Case–control study exploring the short-term association of bronchiolitis with high blood pressure and hypertension in hospitalized children
Clinical Hypertension volume 28, Article number: 29 (2022)
Unlike in adults, there are limited pediatric data exploring the association between acute respiratory illnesses and blood pressure abnormalities. The aim of our study was to explore the association of bronchiolitis, a common respiratory illness, with elevated blood pressure in hospitalized children.
In this single center retrospective case–control study, we evaluated the association between bronchiolitis and elevated blood pressure and hypertension in hospitalized children, compared to a control group admitted with nonrespiratory conditions, using multivariate regression analyses. Standard published normative data on pediatric blood pressure were used to classify children in various blood pressure categories.
A high prevalence of elevated blood pressure (16%) and hypertension (60%) was noted among children with bronchiolitis; this was not statistically different from the control group (18% for elevated blood pressure; 57% for hypertension; P-values, 0.71 and 0.53, respectively). On multivariate regression analyses, only length of stay was associated with hypertension. No patient with blood pressure abnormalities received antihypertensives nor were any nephrology consults documented.
A high prevalence of blood pressure abnormalities, without documentation of their recognition, was noted in hospitalized children regardless of diagnosis, pointing to the need for more data on outcomes-driven significance of pediatric inpatient blood pressure measurements.
The literature provides evidence of a theoretical link between the lungs and blood pressure (BP). Studies in adult patients have shown a strong comorbidity between bronchial asthma, a respiratory illness, and hypertension (HTN) . Strengthening this link are genomic studies that have elucidated potentially similar pathophysiologic causes for these two conditions, with both sharing genes involved in cytokine signaling, protection against oxidative stress, histone encodement, platelet function, and activity of adrenoreceptors—a known target of drugs for both HTN and asthma . Additionally, investigations into the pathophysiology of two other infectious respiratory conditions, respiratory syncytial virus (RSV) and the novel coronavirus SARS-CoV-2 infection, have yielded a potential causal mechanism between pulmonary inflammation and elevated BP via the renin-angiotensin system (RAS). The respiratory diseases caused by RSV and SARS-CoV-2 are associated with downregulation of angiotensin-converting enzyme (ACE) 2, which leads to a subsequent rise in the key RAS component, angiotensin II [3, 4].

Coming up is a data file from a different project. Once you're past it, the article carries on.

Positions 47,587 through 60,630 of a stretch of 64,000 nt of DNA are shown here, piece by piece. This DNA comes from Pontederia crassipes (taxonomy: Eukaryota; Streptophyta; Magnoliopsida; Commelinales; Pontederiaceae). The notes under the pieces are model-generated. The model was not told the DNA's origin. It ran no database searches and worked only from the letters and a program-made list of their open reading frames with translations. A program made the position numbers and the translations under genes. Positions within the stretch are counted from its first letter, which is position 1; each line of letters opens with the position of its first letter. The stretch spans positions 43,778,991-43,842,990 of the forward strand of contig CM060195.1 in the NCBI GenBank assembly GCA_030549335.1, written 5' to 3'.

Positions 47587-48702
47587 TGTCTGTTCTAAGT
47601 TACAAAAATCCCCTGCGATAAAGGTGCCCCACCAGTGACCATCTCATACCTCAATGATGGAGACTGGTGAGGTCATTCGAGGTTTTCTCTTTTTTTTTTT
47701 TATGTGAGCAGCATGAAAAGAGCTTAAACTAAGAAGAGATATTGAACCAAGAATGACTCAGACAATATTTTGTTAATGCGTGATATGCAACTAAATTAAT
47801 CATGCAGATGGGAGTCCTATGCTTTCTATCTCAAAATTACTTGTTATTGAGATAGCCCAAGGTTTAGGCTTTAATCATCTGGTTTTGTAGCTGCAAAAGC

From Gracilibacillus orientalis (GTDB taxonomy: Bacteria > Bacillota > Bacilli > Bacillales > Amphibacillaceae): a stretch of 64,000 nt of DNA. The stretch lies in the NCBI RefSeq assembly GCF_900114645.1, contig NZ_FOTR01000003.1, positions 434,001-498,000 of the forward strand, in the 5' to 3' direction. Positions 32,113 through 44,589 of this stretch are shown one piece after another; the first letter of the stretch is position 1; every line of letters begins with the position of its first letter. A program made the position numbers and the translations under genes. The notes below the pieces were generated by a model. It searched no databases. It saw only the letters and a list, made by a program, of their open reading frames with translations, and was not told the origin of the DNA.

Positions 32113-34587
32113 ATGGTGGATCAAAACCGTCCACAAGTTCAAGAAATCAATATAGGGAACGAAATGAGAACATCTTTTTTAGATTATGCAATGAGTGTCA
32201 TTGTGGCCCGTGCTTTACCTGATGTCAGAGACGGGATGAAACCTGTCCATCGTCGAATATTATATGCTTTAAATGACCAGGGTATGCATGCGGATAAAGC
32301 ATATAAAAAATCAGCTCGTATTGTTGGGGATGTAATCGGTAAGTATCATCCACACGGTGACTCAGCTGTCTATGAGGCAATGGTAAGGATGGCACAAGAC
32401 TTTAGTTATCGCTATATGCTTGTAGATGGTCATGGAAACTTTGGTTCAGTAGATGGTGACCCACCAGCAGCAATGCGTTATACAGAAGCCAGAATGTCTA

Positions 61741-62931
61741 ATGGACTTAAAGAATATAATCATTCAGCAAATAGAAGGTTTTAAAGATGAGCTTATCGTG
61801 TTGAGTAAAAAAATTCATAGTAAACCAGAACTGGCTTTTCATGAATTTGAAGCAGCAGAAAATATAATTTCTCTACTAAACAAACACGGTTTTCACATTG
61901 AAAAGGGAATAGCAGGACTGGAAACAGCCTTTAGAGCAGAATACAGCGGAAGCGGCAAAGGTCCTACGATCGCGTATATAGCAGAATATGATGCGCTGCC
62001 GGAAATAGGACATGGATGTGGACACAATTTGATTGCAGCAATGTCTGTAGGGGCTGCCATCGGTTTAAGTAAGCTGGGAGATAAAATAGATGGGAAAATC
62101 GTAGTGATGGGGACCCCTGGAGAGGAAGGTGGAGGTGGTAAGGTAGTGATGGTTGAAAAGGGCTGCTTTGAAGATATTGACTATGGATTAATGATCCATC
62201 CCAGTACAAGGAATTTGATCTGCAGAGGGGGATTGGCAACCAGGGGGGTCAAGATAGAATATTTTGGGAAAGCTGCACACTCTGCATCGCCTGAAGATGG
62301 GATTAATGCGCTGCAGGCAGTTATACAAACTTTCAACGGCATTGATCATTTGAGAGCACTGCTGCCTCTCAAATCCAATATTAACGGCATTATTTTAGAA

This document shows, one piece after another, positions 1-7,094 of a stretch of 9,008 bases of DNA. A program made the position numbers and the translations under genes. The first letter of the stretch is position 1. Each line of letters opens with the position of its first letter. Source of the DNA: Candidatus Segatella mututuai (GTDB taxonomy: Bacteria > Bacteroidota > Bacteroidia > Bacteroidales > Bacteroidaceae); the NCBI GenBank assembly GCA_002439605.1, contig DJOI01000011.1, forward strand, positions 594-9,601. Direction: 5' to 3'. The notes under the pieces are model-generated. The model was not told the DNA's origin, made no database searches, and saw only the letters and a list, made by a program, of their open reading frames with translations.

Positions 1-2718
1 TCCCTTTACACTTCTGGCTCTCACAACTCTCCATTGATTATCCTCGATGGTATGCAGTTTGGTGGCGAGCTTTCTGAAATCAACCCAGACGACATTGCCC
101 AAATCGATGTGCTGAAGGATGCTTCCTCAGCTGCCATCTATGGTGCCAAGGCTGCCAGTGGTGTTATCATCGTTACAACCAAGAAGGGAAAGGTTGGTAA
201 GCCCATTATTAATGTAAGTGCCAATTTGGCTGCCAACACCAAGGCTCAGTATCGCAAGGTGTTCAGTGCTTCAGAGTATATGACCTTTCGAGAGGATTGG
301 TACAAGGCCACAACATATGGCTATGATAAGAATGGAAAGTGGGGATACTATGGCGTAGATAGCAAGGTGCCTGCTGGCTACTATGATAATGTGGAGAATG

While there is literature to support an association between respiratory illnesses and HTN in adults, there have been no studies investigating the association of acute respiratory illnesses with the development of BP abnormalities, either in adults or in children. Based on our personal observations of frequent BP abnormalities in children admitted to our hospital with bronchiolitis and the frequent questions related to these abnormalities to the pediatric nephrology team by treating health care providers, we conducted our current study to explore this association. Bronchiolitis is the leading cause of hospitalization in US infants, accounting for 16% of all hospital admissions in patients in the first year of life [5, 6]. Rhinovirus and RSV-induced wheezing illnesses, including bronchiolitis, during infancy are also associated with the future development of asthma in school-age children, with a significantly higher odds ratio for rhinovirus-mediated disease . As admission for bronchiolitis may be the first manifestation of an underlying inflammatory lung disease, children with bronchiolitis present a potential opportunity for investigating the link between respiratory illnesses and HTN since these children would otherwise not be screened for HTN until 3 years of age .